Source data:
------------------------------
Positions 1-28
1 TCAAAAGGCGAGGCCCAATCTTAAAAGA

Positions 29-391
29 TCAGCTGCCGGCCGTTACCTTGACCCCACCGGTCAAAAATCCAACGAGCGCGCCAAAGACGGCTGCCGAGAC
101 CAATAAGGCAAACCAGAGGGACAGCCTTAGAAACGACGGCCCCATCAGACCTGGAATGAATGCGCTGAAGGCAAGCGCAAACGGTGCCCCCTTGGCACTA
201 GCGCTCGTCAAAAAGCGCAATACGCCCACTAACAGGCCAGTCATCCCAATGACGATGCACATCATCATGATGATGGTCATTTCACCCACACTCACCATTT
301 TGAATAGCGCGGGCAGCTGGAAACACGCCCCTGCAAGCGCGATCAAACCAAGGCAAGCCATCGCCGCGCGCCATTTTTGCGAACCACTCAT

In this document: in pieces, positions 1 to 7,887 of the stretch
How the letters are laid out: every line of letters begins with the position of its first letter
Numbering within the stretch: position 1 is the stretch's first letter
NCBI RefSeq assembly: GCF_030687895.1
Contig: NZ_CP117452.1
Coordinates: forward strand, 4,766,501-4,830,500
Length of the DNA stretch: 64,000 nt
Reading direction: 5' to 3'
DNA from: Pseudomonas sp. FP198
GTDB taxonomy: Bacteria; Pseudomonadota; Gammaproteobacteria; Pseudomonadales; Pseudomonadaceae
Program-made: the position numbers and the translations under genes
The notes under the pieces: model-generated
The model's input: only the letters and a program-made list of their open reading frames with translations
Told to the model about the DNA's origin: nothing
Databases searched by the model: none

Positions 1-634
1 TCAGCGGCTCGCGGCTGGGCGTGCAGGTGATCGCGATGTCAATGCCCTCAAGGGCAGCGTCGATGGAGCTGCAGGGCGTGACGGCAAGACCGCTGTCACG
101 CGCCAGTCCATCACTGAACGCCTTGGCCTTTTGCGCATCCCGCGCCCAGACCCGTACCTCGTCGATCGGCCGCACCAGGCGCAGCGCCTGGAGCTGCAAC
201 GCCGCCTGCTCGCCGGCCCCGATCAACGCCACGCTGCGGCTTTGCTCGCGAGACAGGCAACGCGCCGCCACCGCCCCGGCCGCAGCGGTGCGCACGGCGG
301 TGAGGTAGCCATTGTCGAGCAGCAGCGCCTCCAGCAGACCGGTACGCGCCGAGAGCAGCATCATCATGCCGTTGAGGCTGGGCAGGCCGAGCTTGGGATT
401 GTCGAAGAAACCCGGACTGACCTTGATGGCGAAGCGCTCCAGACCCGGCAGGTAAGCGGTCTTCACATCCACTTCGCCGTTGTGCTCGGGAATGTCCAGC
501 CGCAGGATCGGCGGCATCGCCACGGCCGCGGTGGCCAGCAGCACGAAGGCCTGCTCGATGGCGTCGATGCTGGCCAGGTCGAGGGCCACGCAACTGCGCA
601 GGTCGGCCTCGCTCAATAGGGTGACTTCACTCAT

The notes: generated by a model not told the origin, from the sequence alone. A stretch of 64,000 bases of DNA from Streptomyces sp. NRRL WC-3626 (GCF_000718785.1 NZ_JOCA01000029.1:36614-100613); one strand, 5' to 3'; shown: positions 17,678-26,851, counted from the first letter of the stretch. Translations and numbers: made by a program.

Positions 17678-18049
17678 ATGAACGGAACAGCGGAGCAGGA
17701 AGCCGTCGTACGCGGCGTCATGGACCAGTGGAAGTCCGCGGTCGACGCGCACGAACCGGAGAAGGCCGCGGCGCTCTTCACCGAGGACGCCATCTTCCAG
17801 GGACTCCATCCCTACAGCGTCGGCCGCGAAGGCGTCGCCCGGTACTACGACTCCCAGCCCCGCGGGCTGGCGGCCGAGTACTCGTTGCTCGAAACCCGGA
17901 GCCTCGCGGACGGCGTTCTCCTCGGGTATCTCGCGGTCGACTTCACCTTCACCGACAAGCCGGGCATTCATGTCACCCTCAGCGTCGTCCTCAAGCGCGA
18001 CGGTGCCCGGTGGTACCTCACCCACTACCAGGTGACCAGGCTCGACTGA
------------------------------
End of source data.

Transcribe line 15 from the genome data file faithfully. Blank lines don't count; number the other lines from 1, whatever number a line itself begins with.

Reading direction: 5' to 3'